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New and portable ice resurfacing machine arrives in Arctic Bay

Thomas Levi has himself a new “toy” to play with this coming hockey season and it’s one which he thinks he’ll be able to get plenty of use out of.
Thomas Levi, Arctic Bay’s recreation co-ordinator, shows off the new Porta Ice electric ice resurfacing vehicle which arrived in the community earlier this month. The plan is to get it into operation for the beginning of this season when the ice goes in. Photo courtesy of Thomas Levi ᑖᒥᔅ ᓕᕙᐃ, ᐃᒃᐱᐊᕐᔫᑉ ᐱᙳᐊᖅᑐᓕᕆᔨᖓ, ᑕᑯᖅᑯᔾᔨᕗᖅ ᓄᑖᖑᔪᒥ ᓯᑯᒥ NV ᐅᐊᔭᒨᖅᑐᒥ ᓯᑯᓕᕆᔾᔪᑎᒥᒃ ᑎᑭᓚᐅᖅᑐᒥ ᓄᓇᓕᖕᓄᑦ ᑕᖅᑭᐅᑉ ᐱᒋᐊᕐᓂᐸᓗᐊᓂ. ᐸᕐᓇᐅᑎ ᐊᐅᓚᑎᑕᐅᓕᕐᓂᖓᓂ ᐱᒋᐊᕐᓂᖓᓂ ᐊᕐᕌᒎᑉ ᐃᓚᖓᓐᓂ ᓯᑯᓕᖅᑕᐅᒍᓂ.

Thomas Levi has himself a new “toy” to play with this coming hockey season and it’s one which he thinks he’ll be able to get plenty of use out of.

Arctic Bay’s recreation co-ordinator took delivery of an Ice NV, a smaller model of an ice resurfacing machine, earlier this month. It was built by Porta Ice, a company based in Calgary, and Levi has had his eye on it for a while.

“I saw it on Northbeat one night where one of the NWT communities had one,” he said. “I found the company that made it and got in touch with them to try and get one here.”

The only problem? Money. It cost around $42,000 for the unit and shipping together and Levi didn’t have that sort of money laying around and that meant drawing up some proposals to see if he could raise the money.

He first got in touch with the territory’s Sport and Recreation Division, which was able to provide Levi $20,000 in funding. He then drew up a proposal to send to Baffinland Mines, which also came through with a $20,000 donation. But he was still $2,000 short.

That last little bit came from Hockey Nunavut.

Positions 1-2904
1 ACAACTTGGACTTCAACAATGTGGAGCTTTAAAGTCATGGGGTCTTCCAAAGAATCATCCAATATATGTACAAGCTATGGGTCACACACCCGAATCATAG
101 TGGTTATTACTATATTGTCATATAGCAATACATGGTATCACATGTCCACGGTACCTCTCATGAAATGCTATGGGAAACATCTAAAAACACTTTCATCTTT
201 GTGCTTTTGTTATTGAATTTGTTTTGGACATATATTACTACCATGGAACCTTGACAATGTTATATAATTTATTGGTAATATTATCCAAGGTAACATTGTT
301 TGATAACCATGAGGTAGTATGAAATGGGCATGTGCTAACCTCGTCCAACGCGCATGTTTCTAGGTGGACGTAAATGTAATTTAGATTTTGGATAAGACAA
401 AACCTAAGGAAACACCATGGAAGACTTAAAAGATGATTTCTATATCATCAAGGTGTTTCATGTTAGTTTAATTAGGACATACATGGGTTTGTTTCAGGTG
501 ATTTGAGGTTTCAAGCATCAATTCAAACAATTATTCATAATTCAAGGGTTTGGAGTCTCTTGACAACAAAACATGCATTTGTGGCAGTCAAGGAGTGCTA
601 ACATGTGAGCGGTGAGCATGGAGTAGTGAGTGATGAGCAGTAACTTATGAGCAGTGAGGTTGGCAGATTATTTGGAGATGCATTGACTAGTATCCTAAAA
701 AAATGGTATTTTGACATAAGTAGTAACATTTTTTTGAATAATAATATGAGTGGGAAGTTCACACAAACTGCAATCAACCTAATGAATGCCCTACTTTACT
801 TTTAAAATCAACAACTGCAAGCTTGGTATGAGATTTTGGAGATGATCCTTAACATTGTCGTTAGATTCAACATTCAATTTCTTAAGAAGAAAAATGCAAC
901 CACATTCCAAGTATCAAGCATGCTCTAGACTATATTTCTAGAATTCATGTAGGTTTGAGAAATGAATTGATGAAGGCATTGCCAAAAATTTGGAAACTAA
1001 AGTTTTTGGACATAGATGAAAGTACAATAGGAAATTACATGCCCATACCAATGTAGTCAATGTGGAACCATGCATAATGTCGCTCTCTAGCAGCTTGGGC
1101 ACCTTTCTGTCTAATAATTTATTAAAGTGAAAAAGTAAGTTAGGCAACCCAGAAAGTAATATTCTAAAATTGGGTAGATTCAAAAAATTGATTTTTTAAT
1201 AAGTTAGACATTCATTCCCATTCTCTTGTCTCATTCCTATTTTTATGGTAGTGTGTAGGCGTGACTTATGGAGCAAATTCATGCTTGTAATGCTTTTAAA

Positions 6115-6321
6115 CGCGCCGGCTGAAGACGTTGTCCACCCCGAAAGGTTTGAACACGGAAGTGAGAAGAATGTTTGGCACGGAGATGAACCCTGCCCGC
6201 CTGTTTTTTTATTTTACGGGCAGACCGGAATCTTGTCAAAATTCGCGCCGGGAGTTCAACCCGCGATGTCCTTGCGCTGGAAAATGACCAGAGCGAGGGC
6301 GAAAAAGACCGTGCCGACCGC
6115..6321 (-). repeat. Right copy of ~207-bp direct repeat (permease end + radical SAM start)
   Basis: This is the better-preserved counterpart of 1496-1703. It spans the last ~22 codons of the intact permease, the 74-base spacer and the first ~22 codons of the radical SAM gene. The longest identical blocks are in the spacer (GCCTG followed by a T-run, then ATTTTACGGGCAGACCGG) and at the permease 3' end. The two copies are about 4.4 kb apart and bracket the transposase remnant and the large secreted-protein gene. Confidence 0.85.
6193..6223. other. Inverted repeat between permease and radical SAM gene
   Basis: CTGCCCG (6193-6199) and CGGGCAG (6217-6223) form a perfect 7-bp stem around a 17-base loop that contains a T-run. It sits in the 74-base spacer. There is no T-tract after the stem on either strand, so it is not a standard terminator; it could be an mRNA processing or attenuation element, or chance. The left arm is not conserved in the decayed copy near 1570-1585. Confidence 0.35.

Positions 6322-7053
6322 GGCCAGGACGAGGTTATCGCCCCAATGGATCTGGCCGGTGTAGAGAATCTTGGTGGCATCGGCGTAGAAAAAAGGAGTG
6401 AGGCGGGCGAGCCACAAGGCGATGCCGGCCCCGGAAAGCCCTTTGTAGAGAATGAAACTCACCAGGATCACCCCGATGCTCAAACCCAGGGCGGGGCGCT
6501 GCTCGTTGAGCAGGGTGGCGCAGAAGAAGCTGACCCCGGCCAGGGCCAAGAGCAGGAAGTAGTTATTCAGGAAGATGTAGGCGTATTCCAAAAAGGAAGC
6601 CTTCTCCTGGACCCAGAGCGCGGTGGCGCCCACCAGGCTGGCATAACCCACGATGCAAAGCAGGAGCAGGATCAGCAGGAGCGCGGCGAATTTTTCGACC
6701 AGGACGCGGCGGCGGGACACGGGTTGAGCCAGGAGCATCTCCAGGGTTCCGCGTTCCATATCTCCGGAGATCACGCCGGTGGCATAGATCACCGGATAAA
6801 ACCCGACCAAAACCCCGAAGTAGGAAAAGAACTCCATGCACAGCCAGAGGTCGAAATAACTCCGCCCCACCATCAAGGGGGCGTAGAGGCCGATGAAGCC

“Hockey Nunavut donated $5,000 to us,” said Levi. “We usually register all of our players through them so it was nice for them to help us.”

If you’ve done the math, that leaves $3,000 in extra money but Levi said he already knows what he’ll be spending the surplus on.

“We need to update our control panel for the scoreboard at the rink,” he said.

The new machine doesn’t operate on fuel but rather a 36-volt motor which has six six-volt deep-cycle batteries. It can hold 491 litres of water in one fill and, like other resurfacing machines, it has a full-size scraping blade to take off the top layer of ice for the flood. The brakes also automatically take hold once the foot is taken off of the accelerator.

Levi said one of the big reasons he went out and got the new machine was so his staff felt more comfortable operating such a unit.

“We still have the old Zamboni but not everyone was comfortable driving it,” he said. “We only had one or two people who could drive it so this new one is going to make it easier for people.”

As for storage, Levi said it’s small enough that it could fit into the skate locker at the arena but there other places it could stay if that area isn’t large enough.

“The arena isn’t being flooded until the end of October,” he said. “We could use it outdoors but we could put it in other areas of the arena if we need to.”

About the Author: James McCarthy

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